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The Green Berets’ Legendary Horse Soldiers Are Getting Their Own Movie
“We’re fighting with horsemen against tanks,” a confounded
Thor Chris Hemsworth is heard saying, his voice trembling, over a vivid montage of Green Berets unloading on Taliban and al Qaeda fighters with M4s from charging steeds in the new trailer for Warner Bros’ 12 Strong.
The film is based on the true story of the Horse Soldiers, an elite group of U.S. Air Force combat controllers and soldiers with the Army's 5th Special Forces Group’s Operational Detachment Alpha 595 who were the first to invade Afghanistan in the immediate aftermath of the Sept. 11, 2001 terror attacks. Codenamed Task Force Dagger, the mission seemed simple at first: Join up with Northern Alliance fighters ahead of a multi-national offensive to oust the Taliban from power. There was only one problem: Afghanistan and its rugged terrain left the small team of special operators with only one option: Saddle up.
The film, which premieres Jan. 19, 2018, is directed by Nicolai Fuglsig and packed with an all-star cast, from Hemsworth (Red Dawn, Thor, The Avengers) to Michael Peña, Michael Shannon, and Rob Riggle, who ditches his Marine cammies for Army duds.
— Alex Horton (@AlexHortonTX) October 19, 2017
"It’s a fascinating story. These guys went in with the strong possibility that they would not coming be back," producer Jerry Bruckheimer told USA Today, which got an exclusive Oct. 17 look at the trailer. "They had to go through these mountain passes the only way they could do it, on horses."
With a Jan. 19, 2018 premiere, the cavalry is on its way.Image via IMDB
Set to a haunting rendition of the late Tom Petty’s “I Won’t Back Down,” the trailer hits all the key marks for an entertaining war movie: special operations warfare — a 12-man team dispatched a month after 9/11 to join local fighters ahead of conventional forces; frenetic gunplay and dicey firefights — remember that bit about taking on enemy armor with horses?; and moments of solemnity, as Shannon (Iceman, Man of Steel, Boardwalk Empire) pens a “death letter” in case he’s killed and advises Hemsworth to do the same.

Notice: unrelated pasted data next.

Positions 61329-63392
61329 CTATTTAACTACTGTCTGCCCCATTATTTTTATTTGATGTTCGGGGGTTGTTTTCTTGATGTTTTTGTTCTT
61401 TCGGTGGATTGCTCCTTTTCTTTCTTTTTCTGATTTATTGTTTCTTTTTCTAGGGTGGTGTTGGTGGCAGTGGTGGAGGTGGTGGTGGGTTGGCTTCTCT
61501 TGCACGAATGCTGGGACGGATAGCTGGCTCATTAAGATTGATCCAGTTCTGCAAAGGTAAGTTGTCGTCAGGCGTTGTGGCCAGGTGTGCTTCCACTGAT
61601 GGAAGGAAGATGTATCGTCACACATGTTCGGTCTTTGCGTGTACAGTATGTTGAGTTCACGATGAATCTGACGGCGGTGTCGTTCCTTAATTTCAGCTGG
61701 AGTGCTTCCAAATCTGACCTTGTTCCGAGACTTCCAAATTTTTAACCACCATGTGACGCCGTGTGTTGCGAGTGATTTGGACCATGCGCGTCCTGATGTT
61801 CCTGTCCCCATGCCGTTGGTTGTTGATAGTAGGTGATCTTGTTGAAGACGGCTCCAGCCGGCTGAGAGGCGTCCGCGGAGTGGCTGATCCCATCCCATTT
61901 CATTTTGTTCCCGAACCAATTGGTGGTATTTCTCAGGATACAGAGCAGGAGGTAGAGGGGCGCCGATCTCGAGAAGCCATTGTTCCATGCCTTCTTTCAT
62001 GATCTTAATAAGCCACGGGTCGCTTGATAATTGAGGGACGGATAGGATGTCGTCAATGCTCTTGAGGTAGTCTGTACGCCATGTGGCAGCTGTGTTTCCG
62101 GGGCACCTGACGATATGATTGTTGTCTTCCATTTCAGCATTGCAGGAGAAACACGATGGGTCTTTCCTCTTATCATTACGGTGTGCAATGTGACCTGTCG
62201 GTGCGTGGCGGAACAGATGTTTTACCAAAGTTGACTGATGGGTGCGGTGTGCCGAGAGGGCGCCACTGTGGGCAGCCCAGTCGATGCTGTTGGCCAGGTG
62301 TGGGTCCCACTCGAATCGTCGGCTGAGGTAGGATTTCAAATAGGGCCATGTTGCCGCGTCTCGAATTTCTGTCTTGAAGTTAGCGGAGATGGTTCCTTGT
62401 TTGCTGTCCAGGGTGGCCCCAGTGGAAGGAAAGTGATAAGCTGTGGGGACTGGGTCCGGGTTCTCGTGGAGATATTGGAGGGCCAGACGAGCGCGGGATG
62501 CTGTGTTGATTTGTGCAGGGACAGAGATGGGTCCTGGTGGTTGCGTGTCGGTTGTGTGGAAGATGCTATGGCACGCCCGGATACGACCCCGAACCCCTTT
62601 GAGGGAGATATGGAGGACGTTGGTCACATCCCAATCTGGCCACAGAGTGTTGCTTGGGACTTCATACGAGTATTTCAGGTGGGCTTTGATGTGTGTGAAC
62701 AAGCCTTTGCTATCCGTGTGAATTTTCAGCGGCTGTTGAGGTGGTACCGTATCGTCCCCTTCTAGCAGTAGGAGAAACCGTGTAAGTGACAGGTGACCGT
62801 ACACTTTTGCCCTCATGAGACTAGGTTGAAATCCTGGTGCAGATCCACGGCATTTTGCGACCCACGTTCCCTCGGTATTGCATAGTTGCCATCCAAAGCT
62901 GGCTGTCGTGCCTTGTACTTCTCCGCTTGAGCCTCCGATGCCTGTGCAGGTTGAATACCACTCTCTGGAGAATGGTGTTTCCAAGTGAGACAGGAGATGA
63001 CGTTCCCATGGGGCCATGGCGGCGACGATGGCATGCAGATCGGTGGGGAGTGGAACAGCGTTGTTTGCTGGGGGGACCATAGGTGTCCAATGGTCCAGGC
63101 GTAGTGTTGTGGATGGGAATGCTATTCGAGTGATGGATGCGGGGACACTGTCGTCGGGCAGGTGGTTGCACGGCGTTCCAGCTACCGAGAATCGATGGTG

Though it’s high time this story (which notably features zero Navy SEALs) gets its debut on the big screen, the trailer skews heavily toward action, and the novelty of mounted combat in the age of heliborne inserts and armored assaults, over introspection. With any luck, 12 Strong will dive into the ambiguity of America’s longest war from the perspective of the men who fired the first shots in a conflict that “will be over in a week,” as Peña’s character tells his wife, but instead became a grueling 16-year and counting affair. If the film succeeds in hitting black on those targets, instead of taking aim at just how peculiar the mission was, then it’ll be a worthy tribute to the hardships — and saddle-chafing — those men endured.
U.S. special operations forces are currently field testing a lightweight combat armor designed to cover more of an operator's body than previous protective gear, an official told Task & Purpose.
The armor, called the Lightweight Polyethylene (PE) Armor for Extremity Protection, is one of a handful of subsystems to come out of U.S. Special Operations Command's Tactical Assault Light Operator Suit (TALOS) effort that media outlets dubbed the "Iron Man suit," Navy Lieutenant Cmdr. Tim Hawkins, a SOCOM spokesman, told Task & Purpose on Wednesday.
Military families are suing their private housing provider over 'rampant mold infestation' at Fort Meade
Ten military families are taking their privatized housing provider, Corvias, to court over "appalling housing conditions and cavalier treatment" at Fort Meade in Maryland, according to a new lawsuit.
The lawsuit filed on Tuesday by law firm Covington & Burling —which is handling the lawsuit pro bono, according to their press release — details "distressingly similar stories of poorly maintained infrastructure leading to serious problems, such as mold growing on walls, windows, and pipes," at the the installation.
The lawsuit was first reported by the Washington Post. The defendants identified include Corvias Management-Army LLC and Meade Communities, LLC, which is a part of Corvias.
WASHINGTON (Reuters) - Senior Democratic and Republican lawmakers presented dueling narratives on Wednesday as a U.S. congressional impeachment inquiry that threatens Donald Trump's tumultuous presidency entered a crucial new phase with the first televised public hearing.
The drama unfolded in a hearing of the House of Representatives Intelligence Committee in which two career U.S. diplomats - William Taylor and George Kent - voiced alarm over the Republican president and those around him pressuring Ukraine to conduct investigations that would benefit Trump politically.
A system that intercepts enemy rockets and a brand-new munition? Tank you very much.
The Navy is looking into the possibility of sending explosive ordnance disposal units on shorter and possibly more frequent deployments, service officials said on Wednesday.
Right now, EOD techs train for 18 months and deploy for another six months as part of their optimized fleet response plan, but the Navy is conducting a review of that training and deployment cycle, Navy officials told reporters.
A Navy analysis is looking at whether EOD techs should spend a total of 32 or 36 months training and deployed per cycle, said Capt. Oscar Rojas, who leads Explosive Ordnance Disposal Group 1 in San Diego.